Do You Have A Parachute?

As I prepare for a talk I’m going to give next month, I wonder how many of us have truly thought about what will happen to our children/loved ones when we’re gone. Yes, I will admit this has been a theme lately, because to me it’s a REALLY, REALLY BIG DEAL.

I don’t have a “support” group of family and friends I trust enough to rely on when I’m gone – I have one or two people, but they are a little older than I am so not necessarily that much help. Therefore I have spent a LOT of time focusing on helping my son develop the skills he will need to live alone; and setting enough money aside to hire to the skills he cannot master.

Unfortunately when I look around I see many families ignoring the fact their children may be on their own. Everyone needs an exit strategy, not just business owners. Start small – list what you’re currently paying for (if you’re child is an adult) that they will need to provide when you’re gone. Then see what resources are available – not everything will require money from you; nor will much of it come from the government.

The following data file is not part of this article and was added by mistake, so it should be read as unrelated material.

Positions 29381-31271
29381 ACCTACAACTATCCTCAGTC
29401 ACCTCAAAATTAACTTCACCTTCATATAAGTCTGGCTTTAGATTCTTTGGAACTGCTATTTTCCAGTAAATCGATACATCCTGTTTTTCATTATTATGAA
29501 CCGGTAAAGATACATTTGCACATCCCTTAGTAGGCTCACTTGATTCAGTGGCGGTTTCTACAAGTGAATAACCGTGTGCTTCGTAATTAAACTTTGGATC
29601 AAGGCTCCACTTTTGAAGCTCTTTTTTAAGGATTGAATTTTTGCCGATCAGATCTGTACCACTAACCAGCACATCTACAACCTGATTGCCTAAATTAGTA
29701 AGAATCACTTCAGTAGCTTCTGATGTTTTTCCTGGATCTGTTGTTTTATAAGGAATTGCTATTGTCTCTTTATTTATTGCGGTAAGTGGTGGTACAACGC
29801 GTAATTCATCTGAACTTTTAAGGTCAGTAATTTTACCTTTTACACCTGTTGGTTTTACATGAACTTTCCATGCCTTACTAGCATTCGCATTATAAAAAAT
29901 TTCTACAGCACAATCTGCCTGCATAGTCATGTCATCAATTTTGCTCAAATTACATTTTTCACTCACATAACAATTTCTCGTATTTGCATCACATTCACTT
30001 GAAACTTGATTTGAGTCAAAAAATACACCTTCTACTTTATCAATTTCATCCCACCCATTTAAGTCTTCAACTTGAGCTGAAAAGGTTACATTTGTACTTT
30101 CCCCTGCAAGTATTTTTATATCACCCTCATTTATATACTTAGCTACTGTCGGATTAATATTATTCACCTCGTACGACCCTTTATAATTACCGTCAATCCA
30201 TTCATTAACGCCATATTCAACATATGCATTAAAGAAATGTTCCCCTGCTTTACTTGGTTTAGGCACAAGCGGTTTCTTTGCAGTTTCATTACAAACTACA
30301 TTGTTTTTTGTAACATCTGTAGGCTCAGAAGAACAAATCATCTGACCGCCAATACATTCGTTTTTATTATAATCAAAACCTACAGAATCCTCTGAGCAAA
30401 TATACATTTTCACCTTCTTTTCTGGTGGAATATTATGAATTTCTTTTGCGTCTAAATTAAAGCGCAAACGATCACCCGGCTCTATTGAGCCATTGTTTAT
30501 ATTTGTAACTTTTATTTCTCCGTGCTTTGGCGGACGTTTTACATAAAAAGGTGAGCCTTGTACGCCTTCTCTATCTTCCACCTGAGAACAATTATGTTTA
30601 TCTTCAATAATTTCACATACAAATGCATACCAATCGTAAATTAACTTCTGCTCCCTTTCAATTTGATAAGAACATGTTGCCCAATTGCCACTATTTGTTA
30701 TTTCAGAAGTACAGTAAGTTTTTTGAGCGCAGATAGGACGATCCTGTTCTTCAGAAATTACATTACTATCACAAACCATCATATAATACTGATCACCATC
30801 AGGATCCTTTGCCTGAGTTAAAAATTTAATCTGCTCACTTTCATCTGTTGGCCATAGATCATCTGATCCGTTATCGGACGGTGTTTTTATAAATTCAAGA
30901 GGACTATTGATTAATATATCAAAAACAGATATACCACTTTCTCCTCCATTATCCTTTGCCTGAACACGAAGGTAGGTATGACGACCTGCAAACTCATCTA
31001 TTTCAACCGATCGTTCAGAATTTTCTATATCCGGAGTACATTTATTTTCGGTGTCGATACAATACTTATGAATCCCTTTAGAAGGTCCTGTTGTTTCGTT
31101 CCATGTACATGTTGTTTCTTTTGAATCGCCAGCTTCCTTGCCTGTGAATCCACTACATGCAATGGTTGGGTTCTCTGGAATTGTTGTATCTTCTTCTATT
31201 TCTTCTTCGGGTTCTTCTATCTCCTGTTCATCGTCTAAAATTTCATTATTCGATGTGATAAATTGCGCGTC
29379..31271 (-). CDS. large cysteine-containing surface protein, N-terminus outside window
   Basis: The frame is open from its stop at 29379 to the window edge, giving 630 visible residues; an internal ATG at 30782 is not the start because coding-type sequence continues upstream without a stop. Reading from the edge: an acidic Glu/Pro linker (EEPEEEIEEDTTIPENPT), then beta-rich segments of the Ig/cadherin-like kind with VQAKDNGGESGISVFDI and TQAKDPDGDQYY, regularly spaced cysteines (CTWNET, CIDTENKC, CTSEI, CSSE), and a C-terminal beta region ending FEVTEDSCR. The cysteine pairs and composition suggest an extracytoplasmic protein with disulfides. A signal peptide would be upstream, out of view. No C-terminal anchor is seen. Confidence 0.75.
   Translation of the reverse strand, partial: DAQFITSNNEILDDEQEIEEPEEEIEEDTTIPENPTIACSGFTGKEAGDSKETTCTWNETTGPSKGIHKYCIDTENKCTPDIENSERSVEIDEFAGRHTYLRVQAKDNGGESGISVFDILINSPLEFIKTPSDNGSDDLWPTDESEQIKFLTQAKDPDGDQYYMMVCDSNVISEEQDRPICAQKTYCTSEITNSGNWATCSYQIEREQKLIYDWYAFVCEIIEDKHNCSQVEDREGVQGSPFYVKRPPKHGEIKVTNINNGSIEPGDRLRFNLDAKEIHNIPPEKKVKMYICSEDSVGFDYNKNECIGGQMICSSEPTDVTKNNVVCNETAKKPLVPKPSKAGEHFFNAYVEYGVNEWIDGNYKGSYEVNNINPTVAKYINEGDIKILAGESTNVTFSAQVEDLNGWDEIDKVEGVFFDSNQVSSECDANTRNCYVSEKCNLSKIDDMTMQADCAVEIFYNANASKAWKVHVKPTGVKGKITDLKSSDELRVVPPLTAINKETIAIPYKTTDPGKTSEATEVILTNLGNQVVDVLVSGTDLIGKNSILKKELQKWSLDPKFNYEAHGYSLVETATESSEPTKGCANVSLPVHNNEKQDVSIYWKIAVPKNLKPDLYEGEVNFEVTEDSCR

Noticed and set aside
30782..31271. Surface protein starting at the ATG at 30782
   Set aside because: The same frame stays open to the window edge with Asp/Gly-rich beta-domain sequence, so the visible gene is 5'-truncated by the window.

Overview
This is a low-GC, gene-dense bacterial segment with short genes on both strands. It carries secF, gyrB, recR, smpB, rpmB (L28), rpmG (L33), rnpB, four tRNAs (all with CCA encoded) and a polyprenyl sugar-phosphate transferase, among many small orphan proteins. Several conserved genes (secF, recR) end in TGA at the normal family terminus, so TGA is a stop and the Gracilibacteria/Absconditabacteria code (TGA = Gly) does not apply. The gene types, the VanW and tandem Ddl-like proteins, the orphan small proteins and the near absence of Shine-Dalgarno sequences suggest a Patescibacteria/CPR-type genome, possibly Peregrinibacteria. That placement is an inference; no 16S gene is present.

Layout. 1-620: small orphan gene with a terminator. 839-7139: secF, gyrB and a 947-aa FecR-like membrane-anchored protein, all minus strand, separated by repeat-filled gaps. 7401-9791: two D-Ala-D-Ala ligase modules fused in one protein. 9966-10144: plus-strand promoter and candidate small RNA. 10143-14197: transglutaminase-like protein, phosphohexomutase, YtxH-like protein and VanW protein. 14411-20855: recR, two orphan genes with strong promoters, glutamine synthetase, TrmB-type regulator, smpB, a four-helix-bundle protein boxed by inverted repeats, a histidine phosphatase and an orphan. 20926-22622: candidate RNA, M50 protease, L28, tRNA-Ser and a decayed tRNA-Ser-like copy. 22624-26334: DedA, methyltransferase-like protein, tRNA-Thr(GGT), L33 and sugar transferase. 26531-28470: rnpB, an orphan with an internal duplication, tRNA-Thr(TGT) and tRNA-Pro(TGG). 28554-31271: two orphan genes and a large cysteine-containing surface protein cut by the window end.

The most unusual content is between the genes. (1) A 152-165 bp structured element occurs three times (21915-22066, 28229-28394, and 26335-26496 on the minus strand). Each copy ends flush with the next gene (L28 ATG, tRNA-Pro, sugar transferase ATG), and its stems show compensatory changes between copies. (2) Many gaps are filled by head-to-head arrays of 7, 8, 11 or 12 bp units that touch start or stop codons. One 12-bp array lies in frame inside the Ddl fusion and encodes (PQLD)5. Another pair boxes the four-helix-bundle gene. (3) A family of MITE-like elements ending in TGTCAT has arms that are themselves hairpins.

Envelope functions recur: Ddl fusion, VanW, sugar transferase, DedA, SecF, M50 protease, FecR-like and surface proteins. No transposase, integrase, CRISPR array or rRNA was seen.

Estimate how much Social Security your child will receive. If they are receiving SSI they may be eligible for the adult disabled child benefit (Adult Disabled Child Benefit (Social Security). This will be their primary income stream. They can supplement this with food stamps (Oh SNAP!) – this is the foundation.